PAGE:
How long to smoke a brisket at 300 degrees?
Smoking a brisket at 300° is super easy, and doesn’t really take that long at all. On average, you can expect anywhere from 1 1/2 pounds to 2 pounds per hour of cook time when smoking at hotter temperatures such as 300.
Smoking at hotter temperatures is definitely the way to go.
You save a lot of time, and don’t really have to change too much outside of maybe adding a little bit more fuel and changing the vent settings on your smoker.
A lot of that comes from older generations where they did not have accurate enough thermometers to actually tell them what temperature they are smoking with to begin with.
In fact, I suspect that a lot of the times when pit-master is back in the day with smoke a brisket, they were actually smoking a brisket at higher temperatures than just 225°F.
In terms of the length of time most people expect a brisket to be done, you can certainly use the ballpark estimate of 1 pound of brisket per hour of time, but in my experience, that number is substantially increased as you start to cook a piece of meat at higher temperatures.
Can you smoke at 300 degrees?
Smoking a brisket at 300° is a very good way to save a lot of time and effort when preparing and cooking your barbecue. A lot of the times pit masters will actually prefer kicking their briskets at 300°F or above due to this fact.
So whenever you’re planning out your potential brisket cook or smoke, try experimenting a little and cooking it at 300°F. You will be pleasantly surprised.
Just make sure to pay close attention to the carryover here, as I mentioned in other articles, it can start to really exponentially increase the internal temperature passed when you had expected it.
So in other words if you pull the brisket off at 200°F while cooking at a high temperature such as 300°F. The carryover heat may push it way past 200°F without a second notice. So just keep that in mind!
How long does it take to cook a 5lb brisket at 300 degrees?
If you have a 5 pound piece of brisket and are kicking it at 350°F, expect a cook time from around 2 to 3 hours. That is basically because at hotter temperatures like 300°F, the cook time per pound of meat is substantially decreased.
In other words, the amount of pounds of meat you can expect it fully cooked through walking at hotter temperatures is increased.
Is 325 too hot for brisket?
325°F is not too hot for a brisket, but it’s definitely on the hotter end than what you would normally expect to cook with that.
For most cooks, regardless of what type of barbecue it is, whether it be brisket, pork shoulder, or even ribs, you never really want to go past 350°F.
So if you’re cooking at 325°F, just know that if you happen to add a little bit more fuel or if you open the vans little bit too much than they currently are, then you really well risk run the risk of over cooking a brisket at a hot enough temperature.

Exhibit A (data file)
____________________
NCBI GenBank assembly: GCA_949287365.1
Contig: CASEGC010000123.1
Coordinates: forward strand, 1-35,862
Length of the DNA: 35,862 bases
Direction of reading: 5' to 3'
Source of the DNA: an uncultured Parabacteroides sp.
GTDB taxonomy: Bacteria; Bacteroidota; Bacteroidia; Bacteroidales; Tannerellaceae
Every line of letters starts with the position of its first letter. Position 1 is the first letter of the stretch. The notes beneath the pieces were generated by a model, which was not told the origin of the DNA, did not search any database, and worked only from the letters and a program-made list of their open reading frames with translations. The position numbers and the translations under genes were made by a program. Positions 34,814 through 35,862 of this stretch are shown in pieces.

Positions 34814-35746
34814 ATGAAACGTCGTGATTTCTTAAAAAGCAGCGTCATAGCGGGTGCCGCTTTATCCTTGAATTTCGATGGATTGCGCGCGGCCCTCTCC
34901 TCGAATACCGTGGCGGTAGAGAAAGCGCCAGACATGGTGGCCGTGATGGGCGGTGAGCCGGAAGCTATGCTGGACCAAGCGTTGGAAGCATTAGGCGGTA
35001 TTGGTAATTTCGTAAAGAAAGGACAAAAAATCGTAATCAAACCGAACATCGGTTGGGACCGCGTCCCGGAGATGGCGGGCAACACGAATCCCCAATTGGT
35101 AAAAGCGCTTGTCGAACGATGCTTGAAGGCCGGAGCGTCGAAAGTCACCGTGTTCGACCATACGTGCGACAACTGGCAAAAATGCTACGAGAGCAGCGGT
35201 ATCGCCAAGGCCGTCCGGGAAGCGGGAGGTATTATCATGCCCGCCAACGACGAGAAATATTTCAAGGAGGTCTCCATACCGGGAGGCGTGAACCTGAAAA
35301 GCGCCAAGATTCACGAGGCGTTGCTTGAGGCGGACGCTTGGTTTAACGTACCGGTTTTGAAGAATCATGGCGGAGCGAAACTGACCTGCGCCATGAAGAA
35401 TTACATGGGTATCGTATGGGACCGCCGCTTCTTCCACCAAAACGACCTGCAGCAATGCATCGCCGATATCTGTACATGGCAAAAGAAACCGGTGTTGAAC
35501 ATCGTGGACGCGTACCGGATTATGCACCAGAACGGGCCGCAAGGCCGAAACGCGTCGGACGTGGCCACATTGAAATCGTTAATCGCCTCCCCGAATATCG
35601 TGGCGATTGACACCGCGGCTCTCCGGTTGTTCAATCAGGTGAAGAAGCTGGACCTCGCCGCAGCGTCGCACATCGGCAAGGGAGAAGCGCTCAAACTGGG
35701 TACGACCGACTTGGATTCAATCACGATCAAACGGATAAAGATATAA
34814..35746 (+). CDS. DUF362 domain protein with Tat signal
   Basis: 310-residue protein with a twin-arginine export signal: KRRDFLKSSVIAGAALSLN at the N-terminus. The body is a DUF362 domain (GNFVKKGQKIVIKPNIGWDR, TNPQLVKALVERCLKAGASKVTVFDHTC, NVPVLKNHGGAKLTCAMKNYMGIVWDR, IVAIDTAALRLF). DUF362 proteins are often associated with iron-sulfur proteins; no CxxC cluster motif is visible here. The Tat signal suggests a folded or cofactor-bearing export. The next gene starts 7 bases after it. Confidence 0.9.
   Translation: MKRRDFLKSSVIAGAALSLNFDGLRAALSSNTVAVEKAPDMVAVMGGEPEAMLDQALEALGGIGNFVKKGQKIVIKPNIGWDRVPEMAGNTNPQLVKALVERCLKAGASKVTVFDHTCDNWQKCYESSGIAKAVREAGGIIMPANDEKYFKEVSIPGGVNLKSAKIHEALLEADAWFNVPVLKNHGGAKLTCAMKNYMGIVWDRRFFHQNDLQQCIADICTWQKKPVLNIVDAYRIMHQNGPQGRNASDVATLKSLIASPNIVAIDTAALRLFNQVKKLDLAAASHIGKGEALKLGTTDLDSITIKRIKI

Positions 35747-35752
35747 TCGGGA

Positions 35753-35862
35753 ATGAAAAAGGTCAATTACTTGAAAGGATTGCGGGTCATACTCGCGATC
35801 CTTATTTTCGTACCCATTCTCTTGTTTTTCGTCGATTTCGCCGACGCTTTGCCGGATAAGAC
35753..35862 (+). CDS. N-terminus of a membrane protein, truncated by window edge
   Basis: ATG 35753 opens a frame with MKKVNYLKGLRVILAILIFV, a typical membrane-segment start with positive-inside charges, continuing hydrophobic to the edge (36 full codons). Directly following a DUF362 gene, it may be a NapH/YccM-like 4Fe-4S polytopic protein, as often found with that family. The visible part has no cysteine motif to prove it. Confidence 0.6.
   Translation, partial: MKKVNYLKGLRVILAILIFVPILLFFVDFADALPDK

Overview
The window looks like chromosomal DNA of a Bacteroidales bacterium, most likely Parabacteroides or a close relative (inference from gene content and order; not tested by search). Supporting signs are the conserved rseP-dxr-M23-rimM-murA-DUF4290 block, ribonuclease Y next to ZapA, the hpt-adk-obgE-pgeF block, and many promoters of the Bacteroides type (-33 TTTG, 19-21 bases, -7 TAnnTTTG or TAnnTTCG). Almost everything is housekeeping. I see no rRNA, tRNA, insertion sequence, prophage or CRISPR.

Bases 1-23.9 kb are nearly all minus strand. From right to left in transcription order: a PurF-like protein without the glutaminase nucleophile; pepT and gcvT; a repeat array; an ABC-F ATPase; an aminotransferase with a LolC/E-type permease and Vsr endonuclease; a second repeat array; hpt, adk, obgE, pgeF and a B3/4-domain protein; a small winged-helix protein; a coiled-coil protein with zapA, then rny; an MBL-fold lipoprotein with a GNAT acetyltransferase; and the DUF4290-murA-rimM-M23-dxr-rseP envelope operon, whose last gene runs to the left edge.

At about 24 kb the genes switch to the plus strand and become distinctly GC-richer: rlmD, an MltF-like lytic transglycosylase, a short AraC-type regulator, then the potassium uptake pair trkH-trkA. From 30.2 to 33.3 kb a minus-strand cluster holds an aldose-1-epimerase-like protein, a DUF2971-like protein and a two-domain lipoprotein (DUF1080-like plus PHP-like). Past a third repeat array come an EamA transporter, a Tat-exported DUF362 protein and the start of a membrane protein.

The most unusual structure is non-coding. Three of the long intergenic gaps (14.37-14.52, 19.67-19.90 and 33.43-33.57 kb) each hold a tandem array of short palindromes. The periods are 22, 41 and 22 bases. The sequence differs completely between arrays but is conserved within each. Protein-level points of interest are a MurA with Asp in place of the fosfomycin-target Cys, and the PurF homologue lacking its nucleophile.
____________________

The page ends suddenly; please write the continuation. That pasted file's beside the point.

Is 300 too high for brisket?
300°F Kirks for briskets are definitely not too hot.
They are just right in the range of being considered hot and fast style cooks. It saves plenty of time while also producing the same or even better results than you would otherwise get during a low and slow cook of around 225°F to 250°F.
Hot and fast brisket vs low and slow
A hot fast style brisket is one that is smoked at anywhere between 275°F to 350°F.
This is becoming very popular, as many Pit-masters are realizing that they can basically cut their cooking time in half while still maintaining quality results then they would otherwise get at a low and slow type of cook.
For low and slow low types of brisket you can expect a temperature range of 225°F to 250°F in ambient temperature.
This frankly takes a ton of time to cook a brisket all the way through, while only producing average results compared to a hot and fast style of cook.
Personally, I am a strong advocate for hot and fast cooks for your briskets. Briskets are tough and finicky cuts of meat as they stand, and if you were to smoke one at too low of a temperature, that’s just adding another variable of work that you have to do that it’s really not even necessary.
You waste a ton of time, and are using potentially even more fuel over the long run to try and maintain a low burning fire.
If you’re wondering how long you can expect to cook at 300°F type of brisket, just know that it will kick through at a rate of about 2 pounds per hour.
As always though, use this as a guideline more so than a fact. The tried-and-true method of pulling a brisket off at the right point in time, is to only pull the brisket off the smoker when it reaches an internal temperature of around 200°F.
Do you also want to make sure that the brisket toothpick if you have one, slides in and out like butter with zero resistance.